• Swedneck
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    1 month ago

    i mean, “gifted” is basically doublespeak for “on the neurodivergence spectrum” and society just fucking hates neurodivergent people.
    It’s not really that we’re aware of our deficiencies, it’s that society makes us feel bad for things that are completely natural and should be viewed as sidegrades mostly.

    • EatATaco@lemm.ee
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      1 month ago

      I don’t follow this at all.

      My son is in the gifted program. He is also one of the most socially intelligent people I’ve ever met. Makes friends easily, is a natural leader, shows kindness and acceptance towards all people, and adults frequently comment to me how mature he is when interacting with them. He is well accepted by society and moves around in it with ease.

      I also think you’re missing the point. Are you familiar with the dunning Kruger effect? It’s the idea that smart people are better at recognizing their own shortcomings because they are smart, and less intelligent people aren’t smart enough to realize all of their shortcomings.

      • Swedneck
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        1 month ago

        Hi! Assuming that neurodivergent people can’t be socially intelligent is kind of offensive, neurodivergence is a wide spectrum and it manifests differently for everyone.

        Also, just because someone seems good at something doesn’t mean it’s not a massive effort for them, read up about masking :)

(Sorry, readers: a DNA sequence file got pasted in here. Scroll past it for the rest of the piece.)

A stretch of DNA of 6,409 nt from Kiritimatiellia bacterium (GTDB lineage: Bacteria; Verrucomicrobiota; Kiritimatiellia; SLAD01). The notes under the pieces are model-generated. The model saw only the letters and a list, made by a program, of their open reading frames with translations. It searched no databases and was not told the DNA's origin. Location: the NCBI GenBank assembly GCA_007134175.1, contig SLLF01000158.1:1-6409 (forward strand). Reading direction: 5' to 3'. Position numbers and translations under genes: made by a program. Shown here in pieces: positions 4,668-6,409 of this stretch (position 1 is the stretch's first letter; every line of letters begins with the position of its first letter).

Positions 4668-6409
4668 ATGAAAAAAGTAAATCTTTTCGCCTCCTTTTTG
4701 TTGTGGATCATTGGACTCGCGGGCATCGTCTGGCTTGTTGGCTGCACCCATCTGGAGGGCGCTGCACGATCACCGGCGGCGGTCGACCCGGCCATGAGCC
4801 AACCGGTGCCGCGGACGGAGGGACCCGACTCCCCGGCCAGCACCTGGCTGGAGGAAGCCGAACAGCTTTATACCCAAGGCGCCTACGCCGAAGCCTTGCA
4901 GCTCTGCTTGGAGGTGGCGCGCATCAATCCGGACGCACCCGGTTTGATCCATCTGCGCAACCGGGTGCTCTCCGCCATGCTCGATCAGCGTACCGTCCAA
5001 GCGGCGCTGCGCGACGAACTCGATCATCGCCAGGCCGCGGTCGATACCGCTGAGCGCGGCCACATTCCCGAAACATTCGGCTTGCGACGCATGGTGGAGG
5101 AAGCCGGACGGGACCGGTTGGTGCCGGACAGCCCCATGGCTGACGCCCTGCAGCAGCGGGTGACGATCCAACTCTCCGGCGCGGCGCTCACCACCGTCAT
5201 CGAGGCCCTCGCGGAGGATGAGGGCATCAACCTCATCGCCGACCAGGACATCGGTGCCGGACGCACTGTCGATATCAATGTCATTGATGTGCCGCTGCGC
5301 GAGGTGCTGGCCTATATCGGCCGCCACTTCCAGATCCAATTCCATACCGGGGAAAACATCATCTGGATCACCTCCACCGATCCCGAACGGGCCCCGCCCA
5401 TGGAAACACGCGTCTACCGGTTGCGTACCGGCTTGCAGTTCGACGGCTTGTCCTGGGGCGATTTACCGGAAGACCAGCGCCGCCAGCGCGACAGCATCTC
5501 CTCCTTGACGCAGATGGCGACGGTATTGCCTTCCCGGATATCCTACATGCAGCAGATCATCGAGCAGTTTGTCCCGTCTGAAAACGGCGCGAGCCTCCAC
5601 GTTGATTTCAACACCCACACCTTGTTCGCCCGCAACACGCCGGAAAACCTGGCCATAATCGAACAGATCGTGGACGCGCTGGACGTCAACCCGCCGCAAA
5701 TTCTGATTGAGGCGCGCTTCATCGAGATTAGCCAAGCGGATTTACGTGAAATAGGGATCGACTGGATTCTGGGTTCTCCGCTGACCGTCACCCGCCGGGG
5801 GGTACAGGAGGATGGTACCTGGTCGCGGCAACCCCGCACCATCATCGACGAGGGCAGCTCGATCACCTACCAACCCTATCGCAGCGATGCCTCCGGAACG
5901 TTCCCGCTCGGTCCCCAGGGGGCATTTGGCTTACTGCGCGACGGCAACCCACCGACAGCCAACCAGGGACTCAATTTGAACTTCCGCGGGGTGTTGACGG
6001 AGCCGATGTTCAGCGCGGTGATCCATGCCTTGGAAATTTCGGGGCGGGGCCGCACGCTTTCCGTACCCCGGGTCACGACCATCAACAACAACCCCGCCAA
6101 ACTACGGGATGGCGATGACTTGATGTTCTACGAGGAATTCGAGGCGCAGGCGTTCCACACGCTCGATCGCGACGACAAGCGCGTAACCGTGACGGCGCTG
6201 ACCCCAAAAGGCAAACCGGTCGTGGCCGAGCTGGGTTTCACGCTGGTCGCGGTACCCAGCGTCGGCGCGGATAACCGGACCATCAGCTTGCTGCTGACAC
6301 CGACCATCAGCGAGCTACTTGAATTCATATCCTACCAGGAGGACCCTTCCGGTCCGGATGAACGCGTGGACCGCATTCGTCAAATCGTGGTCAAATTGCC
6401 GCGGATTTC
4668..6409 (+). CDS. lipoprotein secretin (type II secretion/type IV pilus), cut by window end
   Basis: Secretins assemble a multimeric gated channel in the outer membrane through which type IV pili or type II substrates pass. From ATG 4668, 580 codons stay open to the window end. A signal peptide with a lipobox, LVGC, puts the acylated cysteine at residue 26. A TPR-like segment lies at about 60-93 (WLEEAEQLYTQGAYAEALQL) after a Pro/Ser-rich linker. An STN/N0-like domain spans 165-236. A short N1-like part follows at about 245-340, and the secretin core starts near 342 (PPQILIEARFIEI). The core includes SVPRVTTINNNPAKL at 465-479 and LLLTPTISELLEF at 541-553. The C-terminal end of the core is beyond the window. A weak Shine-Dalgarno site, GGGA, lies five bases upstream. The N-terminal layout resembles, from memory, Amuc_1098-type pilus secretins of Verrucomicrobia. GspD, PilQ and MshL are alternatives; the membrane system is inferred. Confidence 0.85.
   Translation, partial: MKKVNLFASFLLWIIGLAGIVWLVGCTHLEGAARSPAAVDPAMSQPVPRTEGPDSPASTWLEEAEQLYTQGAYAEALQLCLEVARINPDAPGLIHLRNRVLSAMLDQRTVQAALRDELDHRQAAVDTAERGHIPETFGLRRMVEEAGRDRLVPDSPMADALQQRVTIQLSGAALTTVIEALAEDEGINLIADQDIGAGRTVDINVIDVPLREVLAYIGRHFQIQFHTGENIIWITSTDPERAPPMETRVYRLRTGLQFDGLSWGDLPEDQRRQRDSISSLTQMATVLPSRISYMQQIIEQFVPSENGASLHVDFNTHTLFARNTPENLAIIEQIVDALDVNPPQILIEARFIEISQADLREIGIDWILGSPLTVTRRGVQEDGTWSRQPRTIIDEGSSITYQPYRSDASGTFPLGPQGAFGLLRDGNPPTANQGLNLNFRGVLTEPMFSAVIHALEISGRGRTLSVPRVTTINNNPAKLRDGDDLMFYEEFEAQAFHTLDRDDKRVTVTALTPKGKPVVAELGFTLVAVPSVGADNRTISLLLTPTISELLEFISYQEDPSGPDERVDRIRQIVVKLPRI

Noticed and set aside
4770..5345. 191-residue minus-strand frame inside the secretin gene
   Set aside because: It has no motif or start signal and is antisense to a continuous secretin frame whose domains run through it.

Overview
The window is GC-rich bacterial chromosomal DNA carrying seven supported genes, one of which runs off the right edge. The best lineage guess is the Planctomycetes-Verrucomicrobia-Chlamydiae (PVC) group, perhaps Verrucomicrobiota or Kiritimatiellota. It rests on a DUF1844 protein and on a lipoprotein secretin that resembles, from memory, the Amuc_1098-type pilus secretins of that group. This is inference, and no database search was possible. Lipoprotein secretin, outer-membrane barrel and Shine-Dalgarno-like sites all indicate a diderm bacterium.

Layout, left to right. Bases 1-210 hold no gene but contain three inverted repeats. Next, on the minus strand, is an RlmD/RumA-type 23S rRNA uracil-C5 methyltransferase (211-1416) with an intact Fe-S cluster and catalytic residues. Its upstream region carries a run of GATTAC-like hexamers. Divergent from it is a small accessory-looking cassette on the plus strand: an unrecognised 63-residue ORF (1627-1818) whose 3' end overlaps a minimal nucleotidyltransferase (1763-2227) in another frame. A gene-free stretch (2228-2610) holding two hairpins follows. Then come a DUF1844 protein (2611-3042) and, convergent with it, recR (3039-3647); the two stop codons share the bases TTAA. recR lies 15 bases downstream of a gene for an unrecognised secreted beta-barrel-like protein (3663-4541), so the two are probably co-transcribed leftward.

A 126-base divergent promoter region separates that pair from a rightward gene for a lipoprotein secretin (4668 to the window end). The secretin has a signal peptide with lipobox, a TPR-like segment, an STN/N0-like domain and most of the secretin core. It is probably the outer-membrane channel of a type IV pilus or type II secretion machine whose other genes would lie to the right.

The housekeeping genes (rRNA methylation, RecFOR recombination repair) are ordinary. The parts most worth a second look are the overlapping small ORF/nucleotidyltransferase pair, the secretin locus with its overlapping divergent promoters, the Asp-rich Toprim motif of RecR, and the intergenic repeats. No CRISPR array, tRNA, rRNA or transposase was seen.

• EatATaco@lemm.ee
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          1 month ago

          You made the comment that society hates neurodivergent people. It was you they implied that they can’t fit in, not me. I just pointed out that my kid is gifted (according to you, neurodivergent) and that he is also socially intelligent and fits in quite well.

      • SuddenDownpour@sh.itjust.works
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        1 month ago

        shows kindness and acceptance towards all people, and adults frequently comment to me how mature he is when interacting with them

        None of this is rare for people on the spectrum.

        Makes friends easily, is a natural leader

        Contrary to popular belief, autistic people don’t have trouble to make friends on a vacuum, they have communication problems with non-autistic people. If your kid is on the gifted program…

        Don’t take any of this as offense. I’m autistic and I’m finding my way to thrive in life. It just would have been easier if I had been given the appropriate resources instead of being discriminated against.

        • EatATaco@lemm.ee
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          1 month ago

          None of this is rare for people on the spectrum.

          As I said to the other poster, it’s not me who said this but them who implied it. They were the one who said society hates neurodivergent people. I’m pointing out that my supposed neurodivergent (why isn’t addressing their claim that only neurodivergent people can be gifted?) child is very socially competent and well accepted by society

          That being said, this kid is not neurodivergent. My other one, definitely. Smart and sociable, but ADHD.